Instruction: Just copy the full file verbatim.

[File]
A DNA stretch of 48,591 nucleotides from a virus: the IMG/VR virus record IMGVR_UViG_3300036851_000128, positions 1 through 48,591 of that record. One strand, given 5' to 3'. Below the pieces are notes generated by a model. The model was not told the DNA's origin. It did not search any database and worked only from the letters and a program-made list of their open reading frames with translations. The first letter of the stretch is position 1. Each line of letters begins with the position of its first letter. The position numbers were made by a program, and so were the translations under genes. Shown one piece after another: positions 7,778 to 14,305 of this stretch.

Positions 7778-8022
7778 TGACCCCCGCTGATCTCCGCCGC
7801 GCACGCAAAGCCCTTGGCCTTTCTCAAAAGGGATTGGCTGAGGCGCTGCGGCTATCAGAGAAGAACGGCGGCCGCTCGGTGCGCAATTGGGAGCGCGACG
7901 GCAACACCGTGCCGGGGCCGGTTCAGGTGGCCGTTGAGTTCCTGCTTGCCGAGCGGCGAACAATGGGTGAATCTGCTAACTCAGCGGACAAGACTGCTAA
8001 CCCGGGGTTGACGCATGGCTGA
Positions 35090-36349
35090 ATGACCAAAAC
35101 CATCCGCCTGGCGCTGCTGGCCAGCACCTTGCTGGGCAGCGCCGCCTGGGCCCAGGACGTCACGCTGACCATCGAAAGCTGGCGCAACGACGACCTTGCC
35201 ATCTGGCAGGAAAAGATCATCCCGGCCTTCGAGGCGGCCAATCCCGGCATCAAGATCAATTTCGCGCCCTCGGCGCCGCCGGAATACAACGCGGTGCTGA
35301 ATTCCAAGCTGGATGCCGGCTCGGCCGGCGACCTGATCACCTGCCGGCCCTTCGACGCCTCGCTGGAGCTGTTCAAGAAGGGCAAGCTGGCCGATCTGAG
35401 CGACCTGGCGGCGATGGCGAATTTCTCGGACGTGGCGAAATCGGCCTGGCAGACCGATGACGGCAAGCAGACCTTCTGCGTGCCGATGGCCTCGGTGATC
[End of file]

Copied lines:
A DNA stretch of 48,591 nucleotides from a virus: the IMG/VR virus record IMGVR_UViG_3300036851_000128, positions 1 through 48,591 of that record. One strand, given 5' to 3'. Below the pieces are notes generated by a model. The model was not told the DNA's origin. It did not search any database and worked only from the letters and a program-made list of their open reading frames with translations. The first letter of the stretch is position 1. Each line of letters begins with the position of its first letter. The position numbers were made by a program, and so were the translations under genes. Shown one piece after another: positions 7,778 to 14,305 of this stretch.

Positions 7778-8022
7778 TGACCCCCGCTGATCTCCGCCGC
7801 GCACGCAAAGCCCTTGGCCTTTCTCAAAAGGGATTGGCTGAGGCGCTGCGGCTATCAGAGAAGAACGGCGGCCGCTCGGTGCGCAATTGGGAGCGCGACG
7901 GCAACACCGTGCCGGGGCCGGTTCAGGTGGCCGTTGAGTTCCTGCTTGCCGAGCGGCGAACAATGGGTGAATCTGCTAACTCAGCGGACAAGACTGCTAA
8001 CCCGGGGTTGACGCATGGCTGA
Positions 35090-36349
35090 ATGACCAAAAC
35101 CATCCGCCTGGCGCTGCTGGCCAGCACCTTGCTGGGCAGCGCCGCCTGGGCCCAGGACGTCACGCTGACCATCGAAAGCTGGCGCAACGACGACCTTGCC
35201 ATCTGGCAGGAAAAGATCATCCCGGCCTTCGAGGCGGCCAATCCCGGCATCAAGATCAATTTCGCGCCCTCGGCGCCGCCGGAATACAACGCGGTGCTGA
35301 ATTCCAAGCTGGATGCCGGCTCGGCCGGCGACCTGATCACCTGCCGGCCCTTCGACGCCTCGCTGGAGCTGTTCAAGAAGGGCAAGCTGGCCGATCTGAG
35401 CGACCTGGCGGCGATGGCGAATTTCTCGGACGTGGCGAAATCGGCCTGGCAGACCGATGACGGCAAGCAGACCTTCTGCGTGCCGATGGCCTCGGTGATC